It turns out that there is a thriving - if somewhat underground - network of fiber-centric activity going on in middle Tennessee. Who knew? There are a growing number of farmers who raise sheep, alpacas, and other animals, like angora goats, for their fiber; and all sorts of people who use the natural fiber to spin, dye, knit, weave, and felt. The fiber community is alive and well and growing through a rich network of community events, such as spinning, knitting, and weaving circles, as well as the upcoming 'Fiber in the 'Boro event'- that will be held October 19-20.
Beth and Steve Shafer, who own 3 Creeks Farm in Charlotte, Tennessee, are part of that group of farmers who are producing high-quality and sought- after fiber. The Shafers have a large variety of animals, including Tennessee fainting goats and llamas, but the real fiber-producing stock is their herd of Shetland and Icelandic sheep.
The Shafers wanted to have animals on their farm, and Steve, a retired teacher, had begun blacksmithing as a hobby. Beth describes the beginning of their adventure, saying, "I was going to blacksmithing events with Steve and didn't have anything to do. We went to the Charlotte Bicentennial and there were spinners there, and I said, 'That's what I want to do'. So I got me some sheep and I got me a wheel, and the rest is history." Since 2002, the Shafers have grown their herd to close to fifty animals. The herd mostly consists of Shetlands and Icelandics, but Beth says, "We do have a few oddballs that we've picked up, and we also cross Shetlands and Icelandics."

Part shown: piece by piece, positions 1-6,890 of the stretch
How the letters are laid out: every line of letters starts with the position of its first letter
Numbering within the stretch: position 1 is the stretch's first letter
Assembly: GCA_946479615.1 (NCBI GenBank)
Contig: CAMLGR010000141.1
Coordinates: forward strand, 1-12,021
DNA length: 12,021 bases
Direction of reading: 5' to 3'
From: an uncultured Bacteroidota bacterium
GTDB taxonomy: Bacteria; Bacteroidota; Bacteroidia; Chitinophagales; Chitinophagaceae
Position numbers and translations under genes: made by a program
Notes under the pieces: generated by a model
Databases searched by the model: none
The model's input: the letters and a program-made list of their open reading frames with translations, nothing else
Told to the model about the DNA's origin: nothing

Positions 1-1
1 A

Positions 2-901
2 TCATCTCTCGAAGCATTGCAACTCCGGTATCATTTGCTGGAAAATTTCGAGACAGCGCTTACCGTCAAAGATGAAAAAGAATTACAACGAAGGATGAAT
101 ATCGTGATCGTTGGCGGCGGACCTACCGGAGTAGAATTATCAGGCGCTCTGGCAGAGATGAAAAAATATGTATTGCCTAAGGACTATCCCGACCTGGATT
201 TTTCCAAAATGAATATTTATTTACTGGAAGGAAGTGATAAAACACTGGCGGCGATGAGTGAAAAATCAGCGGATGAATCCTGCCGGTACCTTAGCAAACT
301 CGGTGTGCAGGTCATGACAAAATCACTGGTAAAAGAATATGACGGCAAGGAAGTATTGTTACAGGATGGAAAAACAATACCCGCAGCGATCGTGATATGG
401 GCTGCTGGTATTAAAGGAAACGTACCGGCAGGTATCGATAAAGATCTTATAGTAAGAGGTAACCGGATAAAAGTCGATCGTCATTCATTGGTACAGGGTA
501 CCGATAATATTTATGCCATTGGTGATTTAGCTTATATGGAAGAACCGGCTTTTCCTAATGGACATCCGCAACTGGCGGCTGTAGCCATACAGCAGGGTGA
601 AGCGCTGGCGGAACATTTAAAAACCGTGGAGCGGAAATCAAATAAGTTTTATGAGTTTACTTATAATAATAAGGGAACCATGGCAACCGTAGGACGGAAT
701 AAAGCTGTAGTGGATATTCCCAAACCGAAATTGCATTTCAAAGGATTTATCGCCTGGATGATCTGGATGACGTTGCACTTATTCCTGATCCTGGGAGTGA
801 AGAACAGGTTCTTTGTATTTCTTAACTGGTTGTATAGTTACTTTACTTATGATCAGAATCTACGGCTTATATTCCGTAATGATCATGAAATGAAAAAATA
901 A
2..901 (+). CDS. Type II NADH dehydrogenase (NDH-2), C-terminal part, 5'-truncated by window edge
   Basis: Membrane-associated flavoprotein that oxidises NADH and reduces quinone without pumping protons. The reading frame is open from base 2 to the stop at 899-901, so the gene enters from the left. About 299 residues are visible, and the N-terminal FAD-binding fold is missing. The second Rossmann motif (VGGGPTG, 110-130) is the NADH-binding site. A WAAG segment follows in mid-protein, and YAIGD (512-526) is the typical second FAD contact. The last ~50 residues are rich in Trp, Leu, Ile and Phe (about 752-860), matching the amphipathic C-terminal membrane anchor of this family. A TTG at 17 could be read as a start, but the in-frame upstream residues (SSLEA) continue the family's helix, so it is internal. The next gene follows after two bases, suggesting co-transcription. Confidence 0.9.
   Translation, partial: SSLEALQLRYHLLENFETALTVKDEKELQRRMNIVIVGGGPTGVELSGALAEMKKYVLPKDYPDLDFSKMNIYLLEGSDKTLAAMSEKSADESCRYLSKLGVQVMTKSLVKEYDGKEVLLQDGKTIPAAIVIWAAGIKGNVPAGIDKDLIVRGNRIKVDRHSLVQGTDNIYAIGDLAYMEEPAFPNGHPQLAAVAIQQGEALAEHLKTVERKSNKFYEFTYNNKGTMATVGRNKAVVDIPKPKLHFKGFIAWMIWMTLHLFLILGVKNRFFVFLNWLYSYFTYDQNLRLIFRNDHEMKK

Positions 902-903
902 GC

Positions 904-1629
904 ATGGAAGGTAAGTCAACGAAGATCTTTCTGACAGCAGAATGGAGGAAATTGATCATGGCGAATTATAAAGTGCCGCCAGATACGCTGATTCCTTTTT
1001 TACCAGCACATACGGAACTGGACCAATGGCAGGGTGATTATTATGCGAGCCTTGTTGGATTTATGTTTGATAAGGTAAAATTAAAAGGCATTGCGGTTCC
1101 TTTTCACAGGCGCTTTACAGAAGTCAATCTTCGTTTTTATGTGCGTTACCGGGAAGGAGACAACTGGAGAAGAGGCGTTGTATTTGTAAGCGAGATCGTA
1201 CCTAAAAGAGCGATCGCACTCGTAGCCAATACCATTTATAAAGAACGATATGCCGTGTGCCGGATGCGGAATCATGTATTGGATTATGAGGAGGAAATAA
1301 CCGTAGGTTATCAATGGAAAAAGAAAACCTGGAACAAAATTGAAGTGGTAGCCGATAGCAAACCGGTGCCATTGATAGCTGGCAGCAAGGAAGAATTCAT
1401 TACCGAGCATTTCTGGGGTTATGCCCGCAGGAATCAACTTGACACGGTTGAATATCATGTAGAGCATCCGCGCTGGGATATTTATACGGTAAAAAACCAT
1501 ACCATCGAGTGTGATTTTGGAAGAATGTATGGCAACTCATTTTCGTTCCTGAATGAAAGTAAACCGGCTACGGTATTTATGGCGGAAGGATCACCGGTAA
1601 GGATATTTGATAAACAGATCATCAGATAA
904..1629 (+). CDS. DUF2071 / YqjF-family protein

The Shafers did quite a bit of research into different breeds that produce good wool, and Beth now describes herself as a "fiber nerd." They looked at the animals' size, how hearty they are, and how easy they are to manage. One advantage to the breeds they chose is that you don't have to dock their tails, which cuts down on infections, matting, and flies. They chose the Shetlands and Icelandics mostly because of the fine wool they produce, which is prized in spinning circles.
Every year in early spring, Beth and Steve have a shearer come and shear as many of the sheep as he can manage in one day. After that, Beth shears the rest of the flock as needed. The sheep are like people, she insists. "Some of their hair grows really fast, and some slow. Some I can get two good fleeces off of and some I get one short fleece." From there, Beth does most of the processing of the fleece. She has to get the dirt out of it and wash it (usually three or four washings), and then it's ready to be dyed or processed. Once it's clean and dry, she cards it to get it smooth and ready to spin. Beth estimates that she can use about 50 percent of the fleece that's shorn from her flock.